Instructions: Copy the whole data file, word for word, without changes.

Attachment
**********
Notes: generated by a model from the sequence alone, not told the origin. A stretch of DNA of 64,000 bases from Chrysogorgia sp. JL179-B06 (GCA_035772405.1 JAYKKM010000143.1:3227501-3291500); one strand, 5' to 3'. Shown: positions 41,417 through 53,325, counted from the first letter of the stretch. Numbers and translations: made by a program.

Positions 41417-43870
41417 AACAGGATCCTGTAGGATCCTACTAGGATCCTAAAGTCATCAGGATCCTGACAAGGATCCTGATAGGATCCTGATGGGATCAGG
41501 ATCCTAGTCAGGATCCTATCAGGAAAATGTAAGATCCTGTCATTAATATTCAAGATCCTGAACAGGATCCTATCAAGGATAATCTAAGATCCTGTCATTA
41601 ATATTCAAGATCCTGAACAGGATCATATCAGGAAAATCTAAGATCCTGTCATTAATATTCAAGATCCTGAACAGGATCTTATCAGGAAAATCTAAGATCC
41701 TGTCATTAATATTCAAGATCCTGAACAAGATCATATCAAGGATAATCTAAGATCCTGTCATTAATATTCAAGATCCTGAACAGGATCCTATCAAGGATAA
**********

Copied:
Notes: generated by a model from the sequence alone, not told the origin. A stretch of DNA of 64,000 bases from Chrysogorgia sp. JL179-B06 (GCA_035772405.1 JAYKKM010000143.1:3227501-3291500); one strand, 5' to 3'. Shown: positions 41,417 through 53,325, counted from the first letter of the stretch. Numbers and translations: made by a program.

Positions 41417-43870
41417 AACAGGATCCTGTAGGATCCTACTAGGATCCTAAAGTCATCAGGATCCTGACAAGGATCCTGATAGGATCCTGATGGGATCAGG
41501 ATCCTAGTCAGGATCCTATCAGGAAAATGTAAGATCCTGTCATTAATATTCAAGATCCTGAACAGGATCCTATCAAGGATAATCTAAGATCCTGTCATTA
41601 ATATTCAAGATCCTGAACAGGATCATATCAGGAAAATCTAAGATCCTGTCATTAATATTCAAGATCCTGAACAGGATCTTATCAGGAAAATCTAAGATCC
41701 TGTCATTAATATTCAAGATCCTGAACAAGATCATATCAAGGATAATCTAAGATCCTGTCATTAATATTCAAGATCCTGAACAGGATCCTATCAAGGATAA